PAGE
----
Entrepreneurs (and if we want to be published, we writers are all entrepreneurs aren’t we?) are often told, “Face your fear, get over yourself, just do it.”   But it sometimes helps to look at the fear and figure out exactly what it is that we’re afraid of.   Recently, I was challenged to post some of my own memoir pieces, short stories, here on my blog — in particular, a story about my short-lived career as a shoplifter at age 6.   Immediately, I felt reluctant. I didn’t want to, not because I thought it wasn’t any good, but because I didn’t want to show off.   Which is a…

  • Productivity,  Thoughts, Opinions and Philosophical Discussions,  Writers and Writing

    Perfectionism and Writer’s Block — It’s All About the Baby Steps, Baby!

    This week, I’ve been trying to come up with a riveting blog post idea and I’ve spent nearly two hours dithering, avoiding the problem. Rather than picking one of the hundreds of topics I’ve collected for times like this, I logged onto Joseph Michaels’  UnChained Writers, my favourite online chat group for writers, where I knew I would find others who’d understand and commiserate when I whined and complained about how stuck I was feeling.   “Why do we do that to ourselves?” I said, and gave myself a little pep talk…“Okay, goofball! Just pick one and run with it. Something will come out of it, even if it’s not…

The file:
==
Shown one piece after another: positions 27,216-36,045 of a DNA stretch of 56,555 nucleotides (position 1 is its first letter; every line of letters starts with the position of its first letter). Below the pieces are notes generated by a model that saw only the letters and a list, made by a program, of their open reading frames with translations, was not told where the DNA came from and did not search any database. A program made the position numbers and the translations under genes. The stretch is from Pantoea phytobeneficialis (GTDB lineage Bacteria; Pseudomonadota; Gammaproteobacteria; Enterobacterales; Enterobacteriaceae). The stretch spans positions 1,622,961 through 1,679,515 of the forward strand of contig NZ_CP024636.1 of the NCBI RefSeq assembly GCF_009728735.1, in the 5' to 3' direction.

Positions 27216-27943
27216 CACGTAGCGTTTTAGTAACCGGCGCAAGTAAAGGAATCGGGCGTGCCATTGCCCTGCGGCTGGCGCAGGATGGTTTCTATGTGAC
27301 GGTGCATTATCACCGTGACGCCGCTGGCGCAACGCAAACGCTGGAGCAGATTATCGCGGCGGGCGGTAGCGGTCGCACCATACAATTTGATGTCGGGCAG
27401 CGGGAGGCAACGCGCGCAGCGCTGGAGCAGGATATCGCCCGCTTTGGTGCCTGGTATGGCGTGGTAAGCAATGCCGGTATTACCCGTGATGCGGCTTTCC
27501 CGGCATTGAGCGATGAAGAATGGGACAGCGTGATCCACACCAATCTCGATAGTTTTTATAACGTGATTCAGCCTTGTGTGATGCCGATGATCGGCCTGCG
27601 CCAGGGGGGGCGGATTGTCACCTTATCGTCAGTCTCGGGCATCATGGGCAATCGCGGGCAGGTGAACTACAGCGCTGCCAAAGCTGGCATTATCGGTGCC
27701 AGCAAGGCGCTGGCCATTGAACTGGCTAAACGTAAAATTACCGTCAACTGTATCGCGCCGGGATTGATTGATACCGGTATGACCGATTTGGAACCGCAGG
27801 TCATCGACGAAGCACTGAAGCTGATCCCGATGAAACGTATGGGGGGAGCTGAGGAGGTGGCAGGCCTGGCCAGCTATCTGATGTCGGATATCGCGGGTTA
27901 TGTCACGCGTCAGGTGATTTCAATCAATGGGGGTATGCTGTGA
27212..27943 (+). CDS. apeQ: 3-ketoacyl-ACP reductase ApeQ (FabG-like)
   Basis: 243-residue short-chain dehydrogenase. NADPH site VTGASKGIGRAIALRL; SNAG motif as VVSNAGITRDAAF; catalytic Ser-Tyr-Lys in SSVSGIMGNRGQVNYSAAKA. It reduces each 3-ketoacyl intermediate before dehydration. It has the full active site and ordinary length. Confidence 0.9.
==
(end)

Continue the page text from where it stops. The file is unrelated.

• Creative Writing,  Structure and Plotting,  Training, Lessons

    Coincidence

    Deus Ex Machina Last week’s post pointed out that little coincidental changes can alter the entire trajectory of a story. But at what point does coincidence become “deus ex machina” — defined by the Oxford dictionary as, “an unexpected power or event saving a seemingly hopeless situation, especially as a contrived plot device in a play or novel”?   The key here is the word “contrived”. Last week, I said, “Our lives hinge on these coincidences.”   But herein lies a problem for writers. We can’t use them. We can’t dump a convenient coincidence into our story whenever we need something to change. We can’t simply insert a character or…